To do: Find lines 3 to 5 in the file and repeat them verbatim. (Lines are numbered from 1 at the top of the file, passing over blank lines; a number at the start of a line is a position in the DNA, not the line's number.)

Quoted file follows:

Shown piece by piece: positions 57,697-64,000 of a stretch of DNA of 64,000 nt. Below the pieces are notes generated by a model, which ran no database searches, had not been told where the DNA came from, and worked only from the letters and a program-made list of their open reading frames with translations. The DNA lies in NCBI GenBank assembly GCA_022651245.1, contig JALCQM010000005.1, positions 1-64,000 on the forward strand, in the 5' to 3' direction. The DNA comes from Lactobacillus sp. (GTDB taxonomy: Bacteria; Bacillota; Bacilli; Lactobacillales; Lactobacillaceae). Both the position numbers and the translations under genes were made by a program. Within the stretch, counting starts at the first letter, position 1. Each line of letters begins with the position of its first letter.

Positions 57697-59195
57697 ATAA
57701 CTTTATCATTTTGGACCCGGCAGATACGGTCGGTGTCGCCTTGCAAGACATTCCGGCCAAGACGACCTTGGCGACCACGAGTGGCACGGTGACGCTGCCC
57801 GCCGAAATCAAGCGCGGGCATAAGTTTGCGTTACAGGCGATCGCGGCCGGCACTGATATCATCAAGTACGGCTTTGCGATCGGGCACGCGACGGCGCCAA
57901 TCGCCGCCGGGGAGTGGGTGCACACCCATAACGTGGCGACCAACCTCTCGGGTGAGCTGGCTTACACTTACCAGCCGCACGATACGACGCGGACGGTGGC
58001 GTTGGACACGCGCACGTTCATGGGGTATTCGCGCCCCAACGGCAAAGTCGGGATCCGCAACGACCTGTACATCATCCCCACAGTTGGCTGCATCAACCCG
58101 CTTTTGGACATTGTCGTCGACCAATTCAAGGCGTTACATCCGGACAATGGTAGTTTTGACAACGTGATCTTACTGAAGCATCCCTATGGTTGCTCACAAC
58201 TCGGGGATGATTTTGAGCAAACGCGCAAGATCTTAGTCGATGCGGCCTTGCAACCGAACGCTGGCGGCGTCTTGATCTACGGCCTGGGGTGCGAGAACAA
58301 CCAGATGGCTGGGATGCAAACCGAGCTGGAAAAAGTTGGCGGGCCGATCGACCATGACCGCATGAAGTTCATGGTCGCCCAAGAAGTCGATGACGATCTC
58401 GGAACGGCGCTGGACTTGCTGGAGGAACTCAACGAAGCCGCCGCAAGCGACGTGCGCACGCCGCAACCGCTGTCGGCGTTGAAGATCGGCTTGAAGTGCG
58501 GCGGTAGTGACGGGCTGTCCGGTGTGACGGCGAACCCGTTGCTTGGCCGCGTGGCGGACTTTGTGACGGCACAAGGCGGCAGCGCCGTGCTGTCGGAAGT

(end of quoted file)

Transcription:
57697 ATAA
57701 CTTTATCATTTTGGACCCGGCAGATACGGTCGGTGTCGCCTTGCAAGACATTCCGGCCAAGACGACCTTGGCGACCACGAGTGGCACGGTGACGCTGCCC
57801 GCCGAAATCAAGCGCGGGCATAAGTTTGCGTTACAGGCGATCGCGGCCGGCACTGATATCATCAAGTACGGCTTTGCGATCGGGCACGCGACGGCGCCAA